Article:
Mayfield played at Lake Travis High School in Austin, a powerhouse program in a state that specializes in them. Lightly recruited out of high school (he reportedly held only an offer from Florida Atlantic), Mayfield and his family reached out to the nearby program to see if they’d take him as a walk-on.

They said no.

“They told us he had five scholarship quarterbacks, so there wasn’t any need of ‘Bake’ coming out there,” James Mayfield, Baker’s father, told George Schroeder of USA Today. “I popped off that they had five scholarship quarterbacks that couldn’t even play for Lake Travis. That’s where our relationship stalled out.”

On one hand, it utterly boggles the mind why Texas would decline a successful high school quarterback willing to pay his own way on to the team, especially considering the state of the position at the time. On the other, one would see why Mack Brown‘s staff would pass on a kid with only an offer from FAU who says UT’s quarterbacks couldn’t start for his high school team.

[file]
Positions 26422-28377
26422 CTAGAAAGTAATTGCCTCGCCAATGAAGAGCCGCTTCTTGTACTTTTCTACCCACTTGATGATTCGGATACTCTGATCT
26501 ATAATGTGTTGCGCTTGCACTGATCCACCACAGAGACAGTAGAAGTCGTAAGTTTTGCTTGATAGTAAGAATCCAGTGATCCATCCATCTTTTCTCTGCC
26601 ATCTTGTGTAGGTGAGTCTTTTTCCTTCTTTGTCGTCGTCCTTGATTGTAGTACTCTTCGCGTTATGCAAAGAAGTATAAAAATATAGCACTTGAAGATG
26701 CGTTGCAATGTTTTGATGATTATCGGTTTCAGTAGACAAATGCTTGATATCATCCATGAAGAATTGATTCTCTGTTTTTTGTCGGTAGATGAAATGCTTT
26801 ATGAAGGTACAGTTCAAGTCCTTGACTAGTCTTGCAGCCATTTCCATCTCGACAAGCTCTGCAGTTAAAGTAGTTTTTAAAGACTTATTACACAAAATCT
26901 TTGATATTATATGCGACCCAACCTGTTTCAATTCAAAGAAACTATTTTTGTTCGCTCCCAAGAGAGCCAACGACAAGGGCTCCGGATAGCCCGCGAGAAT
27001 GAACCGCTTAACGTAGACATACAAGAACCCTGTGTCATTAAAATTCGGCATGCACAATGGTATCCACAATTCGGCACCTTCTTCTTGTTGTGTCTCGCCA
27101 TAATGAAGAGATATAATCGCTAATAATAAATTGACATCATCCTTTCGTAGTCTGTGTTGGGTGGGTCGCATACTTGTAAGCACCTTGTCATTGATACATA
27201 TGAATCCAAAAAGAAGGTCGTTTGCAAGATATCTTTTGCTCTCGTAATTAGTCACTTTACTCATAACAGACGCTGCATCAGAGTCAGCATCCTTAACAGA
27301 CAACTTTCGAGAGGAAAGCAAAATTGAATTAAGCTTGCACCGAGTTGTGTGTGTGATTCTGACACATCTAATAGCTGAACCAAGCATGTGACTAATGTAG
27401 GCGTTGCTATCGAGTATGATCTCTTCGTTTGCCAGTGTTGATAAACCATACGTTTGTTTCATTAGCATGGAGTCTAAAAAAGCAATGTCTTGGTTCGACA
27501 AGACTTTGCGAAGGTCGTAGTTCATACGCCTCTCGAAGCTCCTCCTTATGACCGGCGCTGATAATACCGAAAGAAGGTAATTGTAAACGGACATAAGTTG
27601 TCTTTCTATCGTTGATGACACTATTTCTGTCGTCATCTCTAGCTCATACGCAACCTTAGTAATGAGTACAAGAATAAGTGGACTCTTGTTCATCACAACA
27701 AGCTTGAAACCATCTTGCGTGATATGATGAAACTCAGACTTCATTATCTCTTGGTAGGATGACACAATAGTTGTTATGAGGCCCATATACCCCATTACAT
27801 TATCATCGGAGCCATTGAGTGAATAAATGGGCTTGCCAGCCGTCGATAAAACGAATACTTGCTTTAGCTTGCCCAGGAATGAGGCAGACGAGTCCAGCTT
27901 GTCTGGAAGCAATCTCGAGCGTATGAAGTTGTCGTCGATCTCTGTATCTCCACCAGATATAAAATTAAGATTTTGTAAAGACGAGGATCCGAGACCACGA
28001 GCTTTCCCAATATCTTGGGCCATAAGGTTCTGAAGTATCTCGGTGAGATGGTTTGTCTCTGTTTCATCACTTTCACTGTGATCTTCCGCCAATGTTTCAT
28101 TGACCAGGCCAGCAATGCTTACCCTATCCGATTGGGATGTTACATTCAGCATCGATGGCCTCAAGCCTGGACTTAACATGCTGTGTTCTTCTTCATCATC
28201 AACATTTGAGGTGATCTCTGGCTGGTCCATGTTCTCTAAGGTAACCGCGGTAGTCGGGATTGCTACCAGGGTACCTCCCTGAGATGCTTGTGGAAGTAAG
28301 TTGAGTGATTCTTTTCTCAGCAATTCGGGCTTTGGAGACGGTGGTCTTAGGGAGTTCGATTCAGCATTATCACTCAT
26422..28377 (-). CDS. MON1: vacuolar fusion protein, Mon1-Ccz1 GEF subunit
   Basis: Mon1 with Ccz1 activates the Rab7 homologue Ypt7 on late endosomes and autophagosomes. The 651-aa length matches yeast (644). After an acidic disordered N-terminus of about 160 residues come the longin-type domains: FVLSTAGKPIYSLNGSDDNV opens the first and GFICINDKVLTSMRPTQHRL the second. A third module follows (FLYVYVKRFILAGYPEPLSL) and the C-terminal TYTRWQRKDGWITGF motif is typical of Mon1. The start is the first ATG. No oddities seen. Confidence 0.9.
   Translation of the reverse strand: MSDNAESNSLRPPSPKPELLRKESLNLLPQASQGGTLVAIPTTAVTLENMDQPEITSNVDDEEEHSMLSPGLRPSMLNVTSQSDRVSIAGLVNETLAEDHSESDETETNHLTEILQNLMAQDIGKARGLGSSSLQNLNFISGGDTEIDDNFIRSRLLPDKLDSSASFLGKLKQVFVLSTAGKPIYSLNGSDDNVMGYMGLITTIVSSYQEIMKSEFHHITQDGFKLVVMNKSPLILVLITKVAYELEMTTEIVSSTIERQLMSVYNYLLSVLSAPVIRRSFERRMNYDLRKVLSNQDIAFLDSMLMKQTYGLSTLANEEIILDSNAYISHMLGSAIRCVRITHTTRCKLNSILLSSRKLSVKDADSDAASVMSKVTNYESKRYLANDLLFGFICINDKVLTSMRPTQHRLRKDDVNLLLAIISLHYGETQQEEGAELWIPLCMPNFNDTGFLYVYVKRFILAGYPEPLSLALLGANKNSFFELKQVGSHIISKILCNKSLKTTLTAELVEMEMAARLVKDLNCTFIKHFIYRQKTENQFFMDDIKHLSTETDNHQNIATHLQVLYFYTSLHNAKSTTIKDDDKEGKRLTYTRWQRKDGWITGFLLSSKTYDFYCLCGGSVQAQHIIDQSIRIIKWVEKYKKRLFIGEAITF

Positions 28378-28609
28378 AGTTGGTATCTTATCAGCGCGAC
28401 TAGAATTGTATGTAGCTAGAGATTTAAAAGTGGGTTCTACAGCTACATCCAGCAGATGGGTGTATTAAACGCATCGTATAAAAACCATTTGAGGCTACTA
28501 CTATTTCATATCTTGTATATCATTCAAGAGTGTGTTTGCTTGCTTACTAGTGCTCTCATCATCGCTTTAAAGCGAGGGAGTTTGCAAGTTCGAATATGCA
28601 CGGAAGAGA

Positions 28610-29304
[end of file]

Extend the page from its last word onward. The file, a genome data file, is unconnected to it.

Instead, Texas signed Tyrone Swoopes and Mayfield enrolled at Texas Tech. He won the starting job as a true freshman, transferred to Oklahoma, walked on and then won the starting job there.

And now he’s set to face the hometown team he at one time wished he could play for.

Mayfield has completed 88-of-135 throws for 1,382 yards with 13 touchdowns and three interceptions – good for a 178.52 passer rating, which ranks fifth nationally – while adding 138 yards and four scores on the ground. His counterpart, redshirt freshman Jerrod Heard, has connected on 42-of-76 passes for 661 yards with two touchdowns and two interceptions (131.74 passer rating) to go with a team-leading 67 carries for 318 yards and three touchdowns.